In just this week’s episode Parker decided it was high time for her to get a cut of the action and start selling again to her patrons. She didn’t want to be the middleman/woman. When she didn’t get the go-ahead from her direct superior, she went to the top and wasn’t afraid to take a couple of bruises to get what she wanted or temporarily damage her friendship with her boss.
“It’s just business,” Botwin told him.
Spoken like a true lady. And a businesswoman.
That’s right folks. Actor Gary Busey, whose last decent film happened sometime way back in the early 80s, and whose most recent credits include drunken rampages on the set of Inside Edition, has his very own series of video shorts (courtesy of GotVMail , a company which provides virtual phone service, and must subscribe to the Geico School of car insurance advertising aka take the most random celebrity-of-the-day, preferably a D-List one who hasn’t done any solid work for at least a decade, and create a series of promos around him/her.)
GotVMail heeds us, almost daringly, to “Go inside the entrepreneurial mind of Gary Busey,” but the ramblings of Busey’s inner most thoughts as witnessed on many of these videos feel more like the output/regurgitation of a 5-year-old suffering from ADHD trying to tell mommy and daddy exactly what he/she did in school that day in between back-to-back episodes of iCarly.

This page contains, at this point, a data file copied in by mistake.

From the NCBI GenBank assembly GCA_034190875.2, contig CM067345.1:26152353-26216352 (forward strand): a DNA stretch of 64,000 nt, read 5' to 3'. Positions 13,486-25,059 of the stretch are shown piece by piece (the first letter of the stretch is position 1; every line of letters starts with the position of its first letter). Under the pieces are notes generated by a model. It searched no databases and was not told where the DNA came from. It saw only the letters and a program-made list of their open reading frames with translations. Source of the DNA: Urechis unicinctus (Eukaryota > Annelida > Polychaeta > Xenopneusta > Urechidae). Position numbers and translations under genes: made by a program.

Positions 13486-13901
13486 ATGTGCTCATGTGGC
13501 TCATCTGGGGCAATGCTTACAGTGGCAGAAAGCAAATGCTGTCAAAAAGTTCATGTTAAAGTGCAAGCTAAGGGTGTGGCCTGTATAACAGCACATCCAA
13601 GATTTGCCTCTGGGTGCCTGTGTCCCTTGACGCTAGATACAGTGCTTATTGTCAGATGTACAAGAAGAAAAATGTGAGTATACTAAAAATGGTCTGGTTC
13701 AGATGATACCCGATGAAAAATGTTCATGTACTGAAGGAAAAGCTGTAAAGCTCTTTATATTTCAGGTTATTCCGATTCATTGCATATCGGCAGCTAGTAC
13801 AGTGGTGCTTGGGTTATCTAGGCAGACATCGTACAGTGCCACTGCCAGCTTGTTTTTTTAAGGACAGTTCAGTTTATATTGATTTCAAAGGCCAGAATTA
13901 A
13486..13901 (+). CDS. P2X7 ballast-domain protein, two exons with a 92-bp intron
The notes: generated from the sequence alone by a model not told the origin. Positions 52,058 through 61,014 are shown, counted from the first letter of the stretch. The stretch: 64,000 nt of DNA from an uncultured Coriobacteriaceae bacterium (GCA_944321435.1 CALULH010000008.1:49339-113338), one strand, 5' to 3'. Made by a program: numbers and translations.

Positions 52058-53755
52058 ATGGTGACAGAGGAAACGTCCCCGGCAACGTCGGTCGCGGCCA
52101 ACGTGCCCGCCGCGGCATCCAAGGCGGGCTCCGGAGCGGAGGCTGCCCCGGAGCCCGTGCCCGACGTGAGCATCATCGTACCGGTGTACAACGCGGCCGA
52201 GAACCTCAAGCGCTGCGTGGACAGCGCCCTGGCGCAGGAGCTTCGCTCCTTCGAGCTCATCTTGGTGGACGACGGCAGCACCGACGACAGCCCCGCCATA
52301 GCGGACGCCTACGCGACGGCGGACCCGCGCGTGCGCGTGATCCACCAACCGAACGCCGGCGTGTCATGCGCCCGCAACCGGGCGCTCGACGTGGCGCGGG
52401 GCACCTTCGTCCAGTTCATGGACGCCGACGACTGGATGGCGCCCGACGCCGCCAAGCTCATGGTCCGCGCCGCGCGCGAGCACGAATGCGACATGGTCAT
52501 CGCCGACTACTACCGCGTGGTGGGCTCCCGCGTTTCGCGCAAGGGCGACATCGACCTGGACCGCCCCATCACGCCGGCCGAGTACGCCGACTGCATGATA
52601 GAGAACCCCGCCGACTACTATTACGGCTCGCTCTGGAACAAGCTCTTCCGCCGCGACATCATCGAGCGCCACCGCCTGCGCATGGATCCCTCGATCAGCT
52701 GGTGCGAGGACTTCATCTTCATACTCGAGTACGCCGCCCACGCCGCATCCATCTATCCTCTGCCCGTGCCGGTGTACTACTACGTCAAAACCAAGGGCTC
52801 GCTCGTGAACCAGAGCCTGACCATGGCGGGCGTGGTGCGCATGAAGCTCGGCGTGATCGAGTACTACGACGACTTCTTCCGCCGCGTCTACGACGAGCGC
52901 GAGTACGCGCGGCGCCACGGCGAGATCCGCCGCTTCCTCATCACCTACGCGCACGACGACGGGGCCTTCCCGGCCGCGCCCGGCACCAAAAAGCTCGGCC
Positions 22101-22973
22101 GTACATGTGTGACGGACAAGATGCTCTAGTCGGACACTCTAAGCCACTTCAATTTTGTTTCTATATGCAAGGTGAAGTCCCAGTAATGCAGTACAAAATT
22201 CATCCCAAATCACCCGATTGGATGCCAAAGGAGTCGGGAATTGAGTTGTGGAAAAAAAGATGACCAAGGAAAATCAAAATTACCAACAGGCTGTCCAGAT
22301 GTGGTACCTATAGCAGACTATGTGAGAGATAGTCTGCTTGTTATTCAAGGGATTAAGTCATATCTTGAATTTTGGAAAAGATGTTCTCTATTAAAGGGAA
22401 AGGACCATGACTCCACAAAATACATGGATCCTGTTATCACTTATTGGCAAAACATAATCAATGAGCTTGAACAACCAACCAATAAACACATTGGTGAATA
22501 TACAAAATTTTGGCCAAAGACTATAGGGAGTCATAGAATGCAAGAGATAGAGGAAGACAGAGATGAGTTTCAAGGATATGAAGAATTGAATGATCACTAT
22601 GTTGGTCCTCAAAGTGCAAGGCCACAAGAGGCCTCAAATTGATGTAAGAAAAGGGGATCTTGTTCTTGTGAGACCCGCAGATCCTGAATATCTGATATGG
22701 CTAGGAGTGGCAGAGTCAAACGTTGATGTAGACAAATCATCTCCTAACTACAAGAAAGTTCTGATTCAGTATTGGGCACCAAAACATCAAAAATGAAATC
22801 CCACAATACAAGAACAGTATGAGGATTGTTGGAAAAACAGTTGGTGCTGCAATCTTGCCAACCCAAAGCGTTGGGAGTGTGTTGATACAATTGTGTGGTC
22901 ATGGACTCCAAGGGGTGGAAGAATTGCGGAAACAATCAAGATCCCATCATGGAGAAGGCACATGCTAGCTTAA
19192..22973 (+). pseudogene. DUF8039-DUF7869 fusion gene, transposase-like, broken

Case in point:
- Gary Busey has a hobby. He likes to create “Busey-isms.” Here’s two examples of a Busey-ism. Now=No Other Way, Team=Together Everyone Achieves More. You too can craft your own vernacular, according to GB. Just take your last name and make it an “ism.” Extra credit to those who last name starts with “Cynic,” or “Bullshit.” By the way I think I just created my very first Busey-ism. Is WTF already taken?
- Remember the 5 Ws (Who, What, When, Where, Why)? Gary Busey wants you to think outside the box and turn your favorite interrogatives into…Interrogatives? No, we’re not kidding. This particular video had to be the brainchild of at least 4 hours of direct inhalation. Pott-o-meter says: 8. In case you missed it, POTT=Potentially Over The Top
- Buy low, sell high. Damn, even the kids at the lemonade stand down the street know that one.
- Never ask your family for money because you have to pay them back. Just lean on the bank or get Wesley Snipes’ accountant. If all else fails, hit the kids up from the lemonade stand. You know the ones who’ve been standing in sweltering heat all day just to make a .10 profit?
- Busey does a phat WC Fields’ impression and coincidentally doesn’t like lame I’m too sick to go to school/work excuses especially ones that start with, “I got salmonella thrown right square in the face.”